The leaders are now into more regular conditions to the west of the St Helena high on course on port tack in northwesterly breeze with MACIF once again in better pressure. Gabart continues to hold the east, although the lateral separation between the boats is now down to around 60 miles.

Over the next two days the St Helena high is set to remain in position so the further north the two boats sail the more they will be headed, the wind veering into the north and then the northeast. A maxi-multihull crew would sail into the west side of the high and tack out on a lifting shift, but Gabart and le Cleac'h will also be trying to stay far enough from the centre of the high to remain in good pressure. 

Jean-Pierre Dick had a lot on his hands early yesterday morning when his forestay became detached from the deck. At the time the strop broke, Virbac-Paprec 3 was sailing upwind in 30 knots of wind, with two reefs in mainsail and the staysail up. Jean Pierre immediately put the boat downwind to stabilise the rig allowing him to replace the strop. Dick appears to be entering a ridge emanating from the area of high pressure over the South American continent, however his 10-11 knot boat speed, similar to the race leaders indicates he is still in breeze.

The issues on Virbac-Paprec 3 have played into the hands of fourth placed Alex Thomson on Hugo Boss who has been able to take 100 miles out of Dick's lead over the last 24 hours, now 166 miles astern of the Frenchman in terms of DTF. Hugo Boss is now in fact to the north of Virbac Paprec 3 but is taking a very different route up the south Atlantic, currently some 468 miles to the west of Virbac.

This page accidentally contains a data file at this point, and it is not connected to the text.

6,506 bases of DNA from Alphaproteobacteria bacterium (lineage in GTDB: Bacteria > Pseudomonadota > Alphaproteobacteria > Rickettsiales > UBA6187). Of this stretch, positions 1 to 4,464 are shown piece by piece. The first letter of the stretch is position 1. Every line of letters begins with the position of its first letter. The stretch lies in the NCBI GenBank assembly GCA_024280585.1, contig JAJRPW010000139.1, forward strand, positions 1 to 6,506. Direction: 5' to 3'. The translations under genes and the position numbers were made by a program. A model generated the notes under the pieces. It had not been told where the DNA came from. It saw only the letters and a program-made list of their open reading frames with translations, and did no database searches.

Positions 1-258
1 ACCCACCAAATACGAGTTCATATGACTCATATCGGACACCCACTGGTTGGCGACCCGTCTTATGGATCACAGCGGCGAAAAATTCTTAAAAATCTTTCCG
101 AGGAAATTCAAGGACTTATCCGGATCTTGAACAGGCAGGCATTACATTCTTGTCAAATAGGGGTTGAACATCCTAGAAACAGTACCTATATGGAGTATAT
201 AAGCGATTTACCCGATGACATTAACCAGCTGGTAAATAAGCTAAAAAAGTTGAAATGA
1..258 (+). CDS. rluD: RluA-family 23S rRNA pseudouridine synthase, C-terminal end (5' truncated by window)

Generally it is good long term strategy to get east in the South Atlantic in order to get into a favourable position when the wind veers into the northeast to the northwest of the high. Thomson is playing a more dangerous game tactically but is currently the fastest of the four leaders. Thomson is aiming for a favourable band of southerly breeze behind a localised depression exiting the coast of southern Brazil tonight which should serve to slingshot him north tomorrow, so this will provide a further opportunity for the British skipper to take miles out of Virbac.

Fifth placed Jean le Cam has rounded the Horn in the course of us writing this. He rounded the Horn at 07:19:14 UTC, 58 days 19 hours 17 minutes and 14 seconds after setting out from Les Sables d'Olonne, but six days 12 hours 58 minutes and 20 seconds astern of race leader Francois Gabart on MACIF. The French legend will no doubt have been crossing himself having passed the spot when his boat's keel fell off in the race four years ago and he was rescued from the upturned hull of his yacht by fellow competitor Vincent Riou. Now past the Horn it will be interesting to see if le Cam chooses to sail up the Strait of LeMaire. The wind direction is favourable for this.